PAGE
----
This is because a determined opponent can always bring a suit into the country where you have located your business. If a foundation is established and registered as the sole shareholder of the company, it takes the individual out of the ownership position - as by definition no one can own a foundation.
So long as you do not repatriate income from the structure to yourself you can indefinitely postpone the paying of any taxes and let your earnings compound as you invest into other opportunities abroad. At some point you are going to want to repatriate income back to your home country. You can then receive the funds and declare them in your regular tax returns as earned income.
However, it is possible to use a correctly established foundation to grant tax-free gifts to relatives and family members (other than your spouse). This income shifting allows your family members to receive foreign gifts tax-free.
In some countries, such as the US and Canada, this income would still need to be reported, but no income taxes would need to be paid since it is considered a foreign gift (please make sure to check the specifics in your own country of residence whether or not a gift tax is applicable).
Another solution is referred to as a 'back-to-back' loan that many offshore banks offer that involves collateralizing a foreign account and then drawing out a loan from the bank based upon the collateral of the foreign account. The income received is then classified as a loan or a credit line (such loans need to be done with very judiciously)
Another option, that generally involves more detail, is to set up a separate finance company that is attached to the main company that can issue mortgages on properties and loans for physical property or other capital equipment.
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A popular option for importers who are looking to establish a trading company in a popular jurisdiction like Panama or Hong Kong for instance, is known as business of triangulation where the trading company becomes an intermediary between the exporter and the importer that keeps the spread of the profit between the original purchase price and the final sale price.
The trading company then bills the producer and then re-invoices the importer. This could involve setting up the company in a free zone, such as Colon, Panama, where products can be imported, re-packaged and then shipped to its final destination.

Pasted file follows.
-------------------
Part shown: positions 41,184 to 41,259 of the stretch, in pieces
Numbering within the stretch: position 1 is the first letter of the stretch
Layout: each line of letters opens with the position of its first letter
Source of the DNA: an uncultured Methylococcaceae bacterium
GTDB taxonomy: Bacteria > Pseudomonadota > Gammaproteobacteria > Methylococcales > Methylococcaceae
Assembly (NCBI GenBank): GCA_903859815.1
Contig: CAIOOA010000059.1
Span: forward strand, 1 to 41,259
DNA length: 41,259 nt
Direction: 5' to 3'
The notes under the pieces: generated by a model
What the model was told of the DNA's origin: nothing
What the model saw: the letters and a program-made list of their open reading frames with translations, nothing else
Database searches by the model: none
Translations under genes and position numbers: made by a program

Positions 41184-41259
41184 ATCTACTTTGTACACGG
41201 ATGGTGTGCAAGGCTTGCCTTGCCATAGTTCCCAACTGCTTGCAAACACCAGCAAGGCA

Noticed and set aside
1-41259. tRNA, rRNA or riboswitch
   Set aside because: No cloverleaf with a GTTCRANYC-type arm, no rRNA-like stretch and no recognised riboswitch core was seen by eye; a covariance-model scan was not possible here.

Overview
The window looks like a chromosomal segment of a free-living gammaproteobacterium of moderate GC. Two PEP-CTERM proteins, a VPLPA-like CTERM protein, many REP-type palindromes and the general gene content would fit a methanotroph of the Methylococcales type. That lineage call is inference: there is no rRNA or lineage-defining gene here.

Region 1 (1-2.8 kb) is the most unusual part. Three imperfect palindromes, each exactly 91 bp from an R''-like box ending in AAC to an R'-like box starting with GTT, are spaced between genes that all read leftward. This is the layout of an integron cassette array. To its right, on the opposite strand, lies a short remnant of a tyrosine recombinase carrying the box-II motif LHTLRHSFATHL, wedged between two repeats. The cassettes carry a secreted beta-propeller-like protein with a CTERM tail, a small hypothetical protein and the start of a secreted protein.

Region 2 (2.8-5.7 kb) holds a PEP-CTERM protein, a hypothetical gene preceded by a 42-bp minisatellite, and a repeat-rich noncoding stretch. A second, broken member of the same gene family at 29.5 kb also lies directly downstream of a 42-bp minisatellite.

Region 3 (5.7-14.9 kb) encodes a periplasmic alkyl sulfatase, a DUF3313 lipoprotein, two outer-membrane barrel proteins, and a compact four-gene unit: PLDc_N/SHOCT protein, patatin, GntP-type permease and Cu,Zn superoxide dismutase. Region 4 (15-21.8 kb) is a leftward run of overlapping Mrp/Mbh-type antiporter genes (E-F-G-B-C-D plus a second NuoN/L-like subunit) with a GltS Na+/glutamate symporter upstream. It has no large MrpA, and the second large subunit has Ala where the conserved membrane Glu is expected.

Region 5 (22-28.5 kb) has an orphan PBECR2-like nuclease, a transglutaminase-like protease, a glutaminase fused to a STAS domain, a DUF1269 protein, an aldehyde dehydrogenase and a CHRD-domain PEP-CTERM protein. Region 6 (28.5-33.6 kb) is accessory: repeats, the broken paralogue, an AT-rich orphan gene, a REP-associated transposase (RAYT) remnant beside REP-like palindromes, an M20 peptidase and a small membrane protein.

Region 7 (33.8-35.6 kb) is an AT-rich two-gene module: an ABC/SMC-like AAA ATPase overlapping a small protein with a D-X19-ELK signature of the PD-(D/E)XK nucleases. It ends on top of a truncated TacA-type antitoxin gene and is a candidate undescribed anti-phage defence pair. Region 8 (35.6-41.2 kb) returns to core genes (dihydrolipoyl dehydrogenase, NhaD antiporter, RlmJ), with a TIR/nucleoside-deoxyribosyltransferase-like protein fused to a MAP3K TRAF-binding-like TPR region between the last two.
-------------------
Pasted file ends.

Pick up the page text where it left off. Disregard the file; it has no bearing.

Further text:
The Colon-Free-Zone also offers you a cheaper virtual presence solution, whereby you use the services of a Free-Zone based service provider who can then follow your precise product receiving, packaging, shipping, and distribution requirements.
Private annuity contracts involve the exchange of appreciated assets, such as stock or cash realized from the sale of a business or property, to a foreign company in return for a future income stream. The periodic payments, more commonly referred to as annuity payments, are made to the 'Annuitant' (receiver of the annuity income) on a monthly, quarterly, semi-annual or annual basis.
These payments may be deferred as long as the Annuitant wishes and together with appropriate estate-planning, the value of the appreciated foreign property can be transferred to heirs and beneficiaries without paying estate tax.
Detailed information about this invaluable tax reduction strategy, which also has estate planning and asset protection features can be found in our Private Annuity Contract article.
These are just a few ideas on ways to eliminate or optimize the amount of taxes you have to pay. This is not intended as specific advice, but rather as an overview to stimulate further discussion and investigation.
There are many other strategies that can be pursued and must be diligently researched before starting anyone of these strategies. Please do not start any of these strategies before a thorough consultation as tax reduction strategies change often, and what might be viable one year, may no longer work.
Disclaimer: Offshore Protection strives to keep information on this website updated, however, laws and circumstances are subject to change. All information on this website is for reference purposes only and does not constitute legal or tax advice. Contact Offshore Protection for specific advice regarding your situation.